Does Sriracha Go Bad?

Unless you or your family are hot sauce aficionados, a bottle of sriracha probably lasts months or even years in your house. You use it only when a recipe calls for it. Since you’re not keen on making everyday dishes like eggs, grilled meats, or soups extra hot, you use it once in a blue moon. And when it’s already past the “best-by” date on the label, you start to wonder: does sriracha sauce go bad? It looks okay and smells fine, but you’re not quite sure if it’s still safe to eat. If that’s the case, it’s time to learn a bit more about storage, shelf life, and going bad of this chili and vinegar based hot sauce.

Sriracha sauce
Image used under Creative Commons from Mike Mozart

How To Store Sriracha Sauce?

You should store sriracha pretty much the same way you store other hot sauces or Tabasco. That means you should keep it in a cold place, away from light and any heat sources. Exposing the sauce to changing temperatures and sunlight for a prolonged period may affect its quality. That means if it sits in the kitchen, make sure it’s away from the oven. The pantry or a cabinet in the kitchen are perfectly fine options for storing sriracha.

Once you open the bottle, make sure you always seal it tightly when not in use. Since it contains vinegar, sriracha retains its quality even better than most other hot sauces and doesn’t require refrigeration. If you’d like to confirm that, check out Huy Fong Foods FAQ, where they clearly state that sriracha doesn’t have to be stored in the fridge. Of course, storing the sauce in the refrigerator won’t harm it in any way. In fact, if you’d like to keep the sauce for an extended period, the fridge is a better spot than the pantry.

Last but not least, food hygiene. Sriracha is sometimes used as dipping sauce. Always transfer a few tablespoons of the sauce into a small bowl if you want to use it for dipping. The leftover sauce should be discarded. Don’t even think about pouring the leftovers back into the bottle. That’s an easy way to transfer bacteria and contaminants into the sauce. And that can result in the condiment going bad early. If your sriracha comes in a squeeze bottle, make sure to clean the tip of the bottle every now and then. If you need some water to clean it, make sure you wipe it dry afterward.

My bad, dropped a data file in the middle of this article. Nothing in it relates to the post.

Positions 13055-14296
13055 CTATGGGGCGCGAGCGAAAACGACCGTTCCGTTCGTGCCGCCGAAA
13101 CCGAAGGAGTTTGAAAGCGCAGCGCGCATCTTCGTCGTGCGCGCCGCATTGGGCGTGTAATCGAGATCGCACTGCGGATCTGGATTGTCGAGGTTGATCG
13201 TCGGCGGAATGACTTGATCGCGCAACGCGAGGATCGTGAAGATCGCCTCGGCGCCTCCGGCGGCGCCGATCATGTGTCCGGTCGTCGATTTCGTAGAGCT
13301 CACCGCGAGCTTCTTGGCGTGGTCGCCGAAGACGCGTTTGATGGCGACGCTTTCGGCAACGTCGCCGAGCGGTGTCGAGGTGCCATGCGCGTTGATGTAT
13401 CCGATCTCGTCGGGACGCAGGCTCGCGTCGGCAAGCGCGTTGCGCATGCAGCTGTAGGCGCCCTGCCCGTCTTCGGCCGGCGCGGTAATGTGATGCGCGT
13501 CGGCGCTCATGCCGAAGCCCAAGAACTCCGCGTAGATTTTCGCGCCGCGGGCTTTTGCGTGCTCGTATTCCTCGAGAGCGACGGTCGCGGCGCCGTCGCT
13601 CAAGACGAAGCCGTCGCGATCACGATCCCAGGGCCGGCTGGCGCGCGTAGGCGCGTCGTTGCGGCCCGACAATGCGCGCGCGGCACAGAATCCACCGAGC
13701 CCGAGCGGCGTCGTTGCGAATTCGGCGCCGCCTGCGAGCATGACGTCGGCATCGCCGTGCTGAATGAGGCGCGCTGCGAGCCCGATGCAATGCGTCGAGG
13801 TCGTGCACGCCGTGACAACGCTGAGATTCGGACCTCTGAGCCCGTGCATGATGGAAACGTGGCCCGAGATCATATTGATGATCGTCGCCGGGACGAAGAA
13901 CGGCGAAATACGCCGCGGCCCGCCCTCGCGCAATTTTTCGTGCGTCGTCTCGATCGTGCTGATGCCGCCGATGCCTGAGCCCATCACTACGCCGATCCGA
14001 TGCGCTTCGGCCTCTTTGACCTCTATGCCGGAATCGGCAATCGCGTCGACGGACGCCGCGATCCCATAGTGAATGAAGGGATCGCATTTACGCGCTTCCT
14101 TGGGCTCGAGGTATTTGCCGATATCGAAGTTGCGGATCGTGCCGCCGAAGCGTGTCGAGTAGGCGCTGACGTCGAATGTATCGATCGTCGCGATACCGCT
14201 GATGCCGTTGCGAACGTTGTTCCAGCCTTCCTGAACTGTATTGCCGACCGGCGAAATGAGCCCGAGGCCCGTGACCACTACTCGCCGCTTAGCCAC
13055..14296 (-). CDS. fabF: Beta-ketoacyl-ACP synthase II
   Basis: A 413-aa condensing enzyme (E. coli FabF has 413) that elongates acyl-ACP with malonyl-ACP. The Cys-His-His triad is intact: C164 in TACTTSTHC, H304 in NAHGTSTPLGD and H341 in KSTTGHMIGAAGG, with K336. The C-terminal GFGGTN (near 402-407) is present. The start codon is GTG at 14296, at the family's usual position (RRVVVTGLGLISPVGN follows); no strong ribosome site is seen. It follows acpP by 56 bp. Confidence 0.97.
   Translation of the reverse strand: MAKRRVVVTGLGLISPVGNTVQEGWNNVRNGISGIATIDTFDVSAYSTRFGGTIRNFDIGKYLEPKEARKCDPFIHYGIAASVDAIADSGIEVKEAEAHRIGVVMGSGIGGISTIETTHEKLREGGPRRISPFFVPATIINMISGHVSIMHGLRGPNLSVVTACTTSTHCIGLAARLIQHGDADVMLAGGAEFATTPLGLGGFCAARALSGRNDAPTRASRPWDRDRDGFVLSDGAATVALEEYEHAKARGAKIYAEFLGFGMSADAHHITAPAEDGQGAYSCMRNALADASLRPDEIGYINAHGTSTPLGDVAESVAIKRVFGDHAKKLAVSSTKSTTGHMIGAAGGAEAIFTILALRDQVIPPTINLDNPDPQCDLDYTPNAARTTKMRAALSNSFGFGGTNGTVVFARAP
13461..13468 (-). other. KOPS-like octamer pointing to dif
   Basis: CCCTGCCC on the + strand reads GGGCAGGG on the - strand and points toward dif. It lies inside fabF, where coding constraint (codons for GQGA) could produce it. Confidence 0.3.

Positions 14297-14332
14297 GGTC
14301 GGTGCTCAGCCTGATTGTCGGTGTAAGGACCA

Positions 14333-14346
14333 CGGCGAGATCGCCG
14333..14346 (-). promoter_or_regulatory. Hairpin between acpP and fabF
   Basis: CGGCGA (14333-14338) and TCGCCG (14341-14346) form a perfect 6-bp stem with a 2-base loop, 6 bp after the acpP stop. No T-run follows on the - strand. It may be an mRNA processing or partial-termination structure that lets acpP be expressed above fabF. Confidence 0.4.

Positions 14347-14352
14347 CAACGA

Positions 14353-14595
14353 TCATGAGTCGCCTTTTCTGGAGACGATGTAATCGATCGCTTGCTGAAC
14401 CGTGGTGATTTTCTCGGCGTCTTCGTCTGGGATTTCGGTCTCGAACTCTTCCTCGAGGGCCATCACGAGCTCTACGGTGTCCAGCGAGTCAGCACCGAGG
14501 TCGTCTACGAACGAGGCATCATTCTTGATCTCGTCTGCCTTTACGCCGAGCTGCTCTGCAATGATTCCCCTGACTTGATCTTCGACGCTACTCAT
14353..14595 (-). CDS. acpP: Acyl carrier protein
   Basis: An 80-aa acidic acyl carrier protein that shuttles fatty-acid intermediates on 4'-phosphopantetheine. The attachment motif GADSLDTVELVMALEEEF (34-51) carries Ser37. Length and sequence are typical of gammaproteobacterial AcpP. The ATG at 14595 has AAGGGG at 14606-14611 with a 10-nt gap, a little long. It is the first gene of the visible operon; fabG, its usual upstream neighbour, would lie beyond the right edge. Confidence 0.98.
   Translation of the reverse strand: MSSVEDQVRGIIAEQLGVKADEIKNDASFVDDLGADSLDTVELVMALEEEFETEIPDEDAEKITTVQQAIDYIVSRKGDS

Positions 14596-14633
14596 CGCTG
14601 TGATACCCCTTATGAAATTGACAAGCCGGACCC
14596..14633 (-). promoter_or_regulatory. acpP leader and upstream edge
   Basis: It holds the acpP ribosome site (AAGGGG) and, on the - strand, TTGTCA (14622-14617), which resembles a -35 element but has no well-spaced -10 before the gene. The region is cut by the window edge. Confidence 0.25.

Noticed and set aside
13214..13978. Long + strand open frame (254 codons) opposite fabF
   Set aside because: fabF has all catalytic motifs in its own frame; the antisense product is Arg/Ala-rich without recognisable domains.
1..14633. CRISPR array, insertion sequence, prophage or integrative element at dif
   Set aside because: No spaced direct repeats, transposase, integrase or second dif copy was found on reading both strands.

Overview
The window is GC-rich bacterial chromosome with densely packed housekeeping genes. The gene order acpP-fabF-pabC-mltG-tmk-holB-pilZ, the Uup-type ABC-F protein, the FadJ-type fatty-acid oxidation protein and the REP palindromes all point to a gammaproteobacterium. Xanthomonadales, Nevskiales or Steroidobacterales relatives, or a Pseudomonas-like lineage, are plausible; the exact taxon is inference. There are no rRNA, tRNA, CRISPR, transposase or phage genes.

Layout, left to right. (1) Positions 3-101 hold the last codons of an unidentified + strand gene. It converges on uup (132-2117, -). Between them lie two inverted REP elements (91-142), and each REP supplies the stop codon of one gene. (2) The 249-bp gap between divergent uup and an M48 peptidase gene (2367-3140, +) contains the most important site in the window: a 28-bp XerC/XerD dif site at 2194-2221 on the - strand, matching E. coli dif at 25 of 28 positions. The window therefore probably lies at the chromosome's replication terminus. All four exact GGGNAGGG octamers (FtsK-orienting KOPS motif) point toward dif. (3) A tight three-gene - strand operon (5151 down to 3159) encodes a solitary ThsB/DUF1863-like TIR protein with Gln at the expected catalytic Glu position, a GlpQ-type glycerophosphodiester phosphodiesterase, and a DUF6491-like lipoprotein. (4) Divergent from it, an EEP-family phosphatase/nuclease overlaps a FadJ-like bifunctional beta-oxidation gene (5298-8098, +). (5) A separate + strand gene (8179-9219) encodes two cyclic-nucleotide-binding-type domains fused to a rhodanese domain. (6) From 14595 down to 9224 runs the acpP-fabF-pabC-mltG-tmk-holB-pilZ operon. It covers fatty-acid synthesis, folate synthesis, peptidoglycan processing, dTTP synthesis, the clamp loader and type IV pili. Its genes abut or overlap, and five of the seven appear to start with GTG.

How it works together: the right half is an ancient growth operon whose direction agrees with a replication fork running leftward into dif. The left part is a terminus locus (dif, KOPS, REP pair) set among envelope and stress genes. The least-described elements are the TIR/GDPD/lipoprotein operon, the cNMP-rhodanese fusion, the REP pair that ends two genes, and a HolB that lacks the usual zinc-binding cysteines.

Sriracha hot chilli sauce
Image used under Creative Commons from Mike Mozart

How Long Does Sriracha Sauce Last

Like with Tabasco and pretty much any other hot sauce, it’s difficult to tell how long does it last. The issue here is that you will more likely discard sriracha because of the degraded quality, not because it has gone bad in a way it’s unsafe to eat. Of course, there’s a best-by date on the label, but that’s only a rough estimate of how long the sauce retains freshness. All hot sauces easily last months past the date on the label. And since sriracha contains more vinegar than other similar condiments, it easily lasts at least as long as they do.

Once you open the bottle, the time for how long it will retain good quality depends on whether you store it in the fridge or at room temperature. At room temperature, the sauce should last in top condition for at least a few months. In the refrigerator, on the other hand, it should keep its freshness for two years or even longer. As you can see, the difference is quite staggering.

Pantry Fridge
Sriracha sauce (unopened) Best-by + 2 years
Sriracha sauce (opened) 6 – 9 months 2+ years

Please note that all the periods above are rough estimates and for best quality.

How to Tell If Sriracha Sauce Is Bad?

Let’s start with something that’s not a sign of sriracha going bad: the sauce taking on a darker shade of red. Chili peppers darken over time. That’s perfectly natural, and it doesn’t affect the quality of the sauce much. The process is accelerated by exposure to air and light, so if you open the bottle very often, it will darken faster.

When it comes to this hot sauce going bad, the signs are quite usual. First is the presence of mold or any other organic growth in the bottle. Second is a foul or fermented aroma, instead of the usual spicy-savory one. The third is a drastic change of texture. Last but not least, if for any reason you think the sauce might not be safe to consume, discard it. If the sauce looks and smells perfectly fine, it’s most likely safe to eat. Now it’s time to test its taste. If the flavor is good enough, continue using it. Otherwise, toss it out and open a new one. As I already mentioned, it’s more likely that the quality of the sriracha won’t be good enough to use than that it spoils.

When assessing if the sauce is okay to use, please use common sense. If the sauce is already 4 or 5 years past the best-by date, it’s probably better to discard it. Same thing if your half-open bottle already sits for over a year in the pantry. As usual, it’s better to be on the safe side.